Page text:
Stargate SG-1 Episode 1.06: "Brief Candle"
Let's go to our first "bad guy experiments on humans" plot!
The Plot Thickens
SG-1 visits a planet with a culture based on Mycenaean Greece. Immediately upon arrival, Daniel helps deliver a baby boy. SG-1 returns to a village with the child's parents, where they're treated to food and drink. Jack is given a special cake by a woman named Kynthia, and he begins feeling strange. Kynthia seduces Jack. When the sun sets, everyone in the village falls asleep right away--including Jack.
The next day, Jack begins to age rapidly. SG-1 meets the baby Daniel delivered, who is now a precocious toddler. The villagers reveal that their god Pelops (identified by Teal'c as a Goa'uld) gives each of them 100 days to live. Sam returns to the SGC with a sample of Jack's blood; she and Doctor Fraiser determine that Jack has been infected by nanites. Daniel and Teal'c, meanwhile, translate some of Pelops' research and discover he sped up the human evolutionary cycle to study us.
Hammond gives the order to abandon Jack to prevent contaminating anyone else. Jack continues to age, but Kynthia provides companionship. When Jack and Kynthia travel outside the bounds of the village and don't fall asleep, Jack realizes there must be a transmitter for the nanites. With some help from the rest of SG-1, they destroy the transmitter, saving Jack and giving the villagers their entire lives back.
Themes and Thoughts
This episode always makes me go hmmmm. It's impossible to discount the creep factor. The people of this planet only live 100 days, so Jack's relationship with Kynthia feels icky (and then feels ickier as he ages).
But I do like the general concept behind this episode, the nanites left behind by the experimenting Goa'uld. It's "morally dubious science" as a plot, and it's one of my favorite tropes. Though you have to wonder why Pelops just left his research lying around--seems like a bit of an oversight.
My preference for sketchy science aside, this episode is only okay. We know Jack can't die, or at least he can't die this early, so there's not a lot of suspense to go around. There are no memorable new characters, nobody who provokes any major emotional reaction. Much like "The Broca Divide," this episode is just "meh." There's not much to discuss, because there's not that much here.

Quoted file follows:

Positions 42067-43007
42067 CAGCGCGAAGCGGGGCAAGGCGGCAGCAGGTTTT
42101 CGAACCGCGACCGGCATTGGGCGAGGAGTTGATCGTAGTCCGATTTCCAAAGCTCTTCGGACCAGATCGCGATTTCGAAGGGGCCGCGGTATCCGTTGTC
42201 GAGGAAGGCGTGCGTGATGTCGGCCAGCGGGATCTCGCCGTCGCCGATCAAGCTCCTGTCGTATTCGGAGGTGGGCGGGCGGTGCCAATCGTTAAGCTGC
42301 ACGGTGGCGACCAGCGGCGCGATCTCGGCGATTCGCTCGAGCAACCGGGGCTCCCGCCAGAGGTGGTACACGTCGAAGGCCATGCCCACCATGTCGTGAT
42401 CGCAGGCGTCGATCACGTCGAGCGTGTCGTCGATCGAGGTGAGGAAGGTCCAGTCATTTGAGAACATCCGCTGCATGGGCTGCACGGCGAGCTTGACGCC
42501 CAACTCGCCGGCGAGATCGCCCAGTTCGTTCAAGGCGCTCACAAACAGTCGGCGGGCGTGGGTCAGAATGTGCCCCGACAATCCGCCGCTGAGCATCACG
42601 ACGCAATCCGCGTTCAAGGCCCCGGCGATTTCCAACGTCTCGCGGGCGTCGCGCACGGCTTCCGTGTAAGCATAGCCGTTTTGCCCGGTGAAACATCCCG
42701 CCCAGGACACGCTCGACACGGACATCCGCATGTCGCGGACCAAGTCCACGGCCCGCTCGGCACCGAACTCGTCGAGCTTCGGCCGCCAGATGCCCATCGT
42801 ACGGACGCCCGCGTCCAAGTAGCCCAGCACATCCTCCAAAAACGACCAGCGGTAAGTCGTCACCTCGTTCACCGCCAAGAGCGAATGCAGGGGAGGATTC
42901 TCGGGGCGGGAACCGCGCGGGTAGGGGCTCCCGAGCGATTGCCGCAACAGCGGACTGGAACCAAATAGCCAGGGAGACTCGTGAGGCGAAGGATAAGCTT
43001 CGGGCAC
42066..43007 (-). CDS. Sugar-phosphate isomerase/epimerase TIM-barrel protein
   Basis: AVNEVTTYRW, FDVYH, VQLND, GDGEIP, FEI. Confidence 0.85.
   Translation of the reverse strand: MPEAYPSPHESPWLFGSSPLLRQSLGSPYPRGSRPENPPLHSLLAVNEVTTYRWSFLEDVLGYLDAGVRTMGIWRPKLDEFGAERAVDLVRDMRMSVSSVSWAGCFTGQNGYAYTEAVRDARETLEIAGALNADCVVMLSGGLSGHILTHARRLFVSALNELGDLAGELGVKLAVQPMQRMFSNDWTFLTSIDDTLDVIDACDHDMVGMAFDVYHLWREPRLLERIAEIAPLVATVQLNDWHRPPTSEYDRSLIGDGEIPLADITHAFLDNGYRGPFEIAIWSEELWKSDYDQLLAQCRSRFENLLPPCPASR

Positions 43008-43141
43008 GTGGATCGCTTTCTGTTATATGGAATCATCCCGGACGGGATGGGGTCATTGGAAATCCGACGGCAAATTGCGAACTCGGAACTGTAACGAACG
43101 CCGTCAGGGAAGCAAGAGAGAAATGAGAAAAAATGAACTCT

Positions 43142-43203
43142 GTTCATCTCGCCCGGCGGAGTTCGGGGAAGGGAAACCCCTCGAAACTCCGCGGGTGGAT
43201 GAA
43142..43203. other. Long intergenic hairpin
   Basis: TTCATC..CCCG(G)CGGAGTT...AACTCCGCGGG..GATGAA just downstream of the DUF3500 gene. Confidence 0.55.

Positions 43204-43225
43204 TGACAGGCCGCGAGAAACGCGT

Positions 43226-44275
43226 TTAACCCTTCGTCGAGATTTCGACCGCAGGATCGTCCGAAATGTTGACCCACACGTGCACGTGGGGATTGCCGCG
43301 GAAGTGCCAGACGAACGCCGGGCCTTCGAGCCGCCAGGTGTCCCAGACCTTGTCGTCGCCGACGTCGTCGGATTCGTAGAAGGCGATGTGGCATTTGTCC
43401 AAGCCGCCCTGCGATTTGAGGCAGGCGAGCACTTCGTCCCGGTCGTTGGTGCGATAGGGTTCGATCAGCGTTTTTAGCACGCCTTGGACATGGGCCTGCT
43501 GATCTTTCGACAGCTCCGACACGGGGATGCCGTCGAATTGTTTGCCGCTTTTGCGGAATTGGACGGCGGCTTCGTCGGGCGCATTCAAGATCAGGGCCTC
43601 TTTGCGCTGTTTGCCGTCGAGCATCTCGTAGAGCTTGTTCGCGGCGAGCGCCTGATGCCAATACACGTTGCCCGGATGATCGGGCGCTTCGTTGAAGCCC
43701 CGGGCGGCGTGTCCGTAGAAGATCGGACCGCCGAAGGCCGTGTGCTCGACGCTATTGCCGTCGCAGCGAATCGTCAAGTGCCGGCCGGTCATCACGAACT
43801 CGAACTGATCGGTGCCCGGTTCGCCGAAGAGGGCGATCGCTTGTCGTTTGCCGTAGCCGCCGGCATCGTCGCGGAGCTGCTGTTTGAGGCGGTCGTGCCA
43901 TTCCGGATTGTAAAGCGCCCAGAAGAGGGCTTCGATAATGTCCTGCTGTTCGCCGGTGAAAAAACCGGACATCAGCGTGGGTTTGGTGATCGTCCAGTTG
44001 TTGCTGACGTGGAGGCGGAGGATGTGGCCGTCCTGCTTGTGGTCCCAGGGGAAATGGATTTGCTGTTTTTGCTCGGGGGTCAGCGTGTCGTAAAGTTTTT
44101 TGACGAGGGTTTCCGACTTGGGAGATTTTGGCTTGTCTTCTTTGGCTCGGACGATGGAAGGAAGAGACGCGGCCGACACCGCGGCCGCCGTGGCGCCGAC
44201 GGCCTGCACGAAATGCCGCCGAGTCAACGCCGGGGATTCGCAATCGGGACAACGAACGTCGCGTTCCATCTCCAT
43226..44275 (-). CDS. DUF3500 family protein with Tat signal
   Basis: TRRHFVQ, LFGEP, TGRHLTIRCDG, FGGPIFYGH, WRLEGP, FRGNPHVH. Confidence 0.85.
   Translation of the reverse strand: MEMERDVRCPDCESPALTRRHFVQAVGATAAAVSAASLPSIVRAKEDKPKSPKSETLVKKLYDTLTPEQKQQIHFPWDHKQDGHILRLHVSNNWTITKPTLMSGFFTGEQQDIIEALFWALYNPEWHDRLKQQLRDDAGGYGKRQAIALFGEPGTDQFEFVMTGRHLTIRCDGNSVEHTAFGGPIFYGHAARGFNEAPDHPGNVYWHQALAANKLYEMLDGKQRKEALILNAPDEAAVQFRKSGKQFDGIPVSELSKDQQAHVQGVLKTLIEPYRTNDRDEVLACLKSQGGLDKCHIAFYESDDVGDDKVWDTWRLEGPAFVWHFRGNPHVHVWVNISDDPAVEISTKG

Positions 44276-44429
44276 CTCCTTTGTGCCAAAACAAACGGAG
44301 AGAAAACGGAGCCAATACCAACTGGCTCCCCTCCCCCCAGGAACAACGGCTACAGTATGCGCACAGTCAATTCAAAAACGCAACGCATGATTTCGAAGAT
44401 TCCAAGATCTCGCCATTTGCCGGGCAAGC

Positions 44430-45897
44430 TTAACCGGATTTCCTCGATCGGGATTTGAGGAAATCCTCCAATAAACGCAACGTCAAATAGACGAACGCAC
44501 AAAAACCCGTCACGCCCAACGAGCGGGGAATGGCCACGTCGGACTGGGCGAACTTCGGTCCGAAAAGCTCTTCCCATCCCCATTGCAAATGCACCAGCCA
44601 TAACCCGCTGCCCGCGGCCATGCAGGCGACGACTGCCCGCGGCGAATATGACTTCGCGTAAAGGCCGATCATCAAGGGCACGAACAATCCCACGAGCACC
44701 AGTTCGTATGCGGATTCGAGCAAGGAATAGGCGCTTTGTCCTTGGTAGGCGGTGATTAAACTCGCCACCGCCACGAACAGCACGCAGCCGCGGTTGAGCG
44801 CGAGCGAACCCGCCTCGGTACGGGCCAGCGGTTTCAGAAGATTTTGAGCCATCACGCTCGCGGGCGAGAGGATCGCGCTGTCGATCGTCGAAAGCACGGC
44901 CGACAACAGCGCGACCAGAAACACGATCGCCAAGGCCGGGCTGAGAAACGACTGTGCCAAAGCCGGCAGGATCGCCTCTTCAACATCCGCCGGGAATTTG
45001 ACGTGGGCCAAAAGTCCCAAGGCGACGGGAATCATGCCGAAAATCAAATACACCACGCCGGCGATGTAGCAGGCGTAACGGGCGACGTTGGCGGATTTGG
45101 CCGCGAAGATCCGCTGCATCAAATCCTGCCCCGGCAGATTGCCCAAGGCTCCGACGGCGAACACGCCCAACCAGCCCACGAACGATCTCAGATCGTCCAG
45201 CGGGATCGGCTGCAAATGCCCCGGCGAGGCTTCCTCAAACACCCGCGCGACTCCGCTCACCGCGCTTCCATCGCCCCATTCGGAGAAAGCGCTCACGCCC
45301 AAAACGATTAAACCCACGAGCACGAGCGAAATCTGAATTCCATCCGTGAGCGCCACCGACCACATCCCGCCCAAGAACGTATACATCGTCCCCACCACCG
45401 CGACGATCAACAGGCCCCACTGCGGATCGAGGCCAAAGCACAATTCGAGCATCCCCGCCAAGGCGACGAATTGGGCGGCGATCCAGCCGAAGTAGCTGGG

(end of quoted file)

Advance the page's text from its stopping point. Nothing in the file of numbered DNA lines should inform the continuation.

After a few episodes that dig into Sam, it's finally time to focus more tightly on Jack. Granted, we're not delving too deep into his past (though that's coming and soon). But this episode does give us a glimpse into his psyche as he ages. For all that he's sarcastic and prickly, Jack hides a surprisingly tender side. Once his rage at Pelops and his situation starts to subside, Jack lets his guard down and rejoices in the little things. He's acquired a lot of wisdom over the years, which he shares with Kynthia.
With the rest of the cast, we see here one of my favorite qualities about the show: we don't leave people behind. Sam, Daniel, and Teal'c have the determination of a dozen bulldogs, and they do not want to leave Jack to his death. Fortunately, they don't have to.
He Said, She Said, It Said
Holy Bad Guys, Batman!
I'm going to talk about the nanites below, since they're not bad guys per se. So here, let's have a few words about Pelops.
This is not last time we will see aliens in general (and the Goa'uld in particular) experimenting on humans. So it's not like Pelops is unique in his disregard for human life. But on the scale of Goa'uld experiments, this one is pretty tame. The people of this planet have a pretty blissful existence, other than their clipped lifespan.
It might've been interesting to meet Pelops later in the show, so that SG-1 could directly confront him for what he did, but alas we don't get that chance. We will, however, get that chance with another Goa'uld experimenter soon to be mentioned.
Nanites! I love that we get nanites so early, because nanotechnology is such a cool field. Here, the nanites are artificially aging the population--and who knows? I'm no scientist, but based on what I know of things like telomeres, future nanites might actually be able to do this. Science aside, it's pretty cool that the nanites are shaped like pyramids. The Goa'uld have a BRAND to maintain, dammit.
Also in the world of Goa'uld tech, this is the first appearance of the tablet device, with its stone "page-turner." These things are pretty sweet, if a little impractical (you'd think they have enough tech to come up with a smartphone).
New Eyes, New Viewpoint
My best friend thought this episode rather predictable. That is all. (Seriously, that's all she gave me).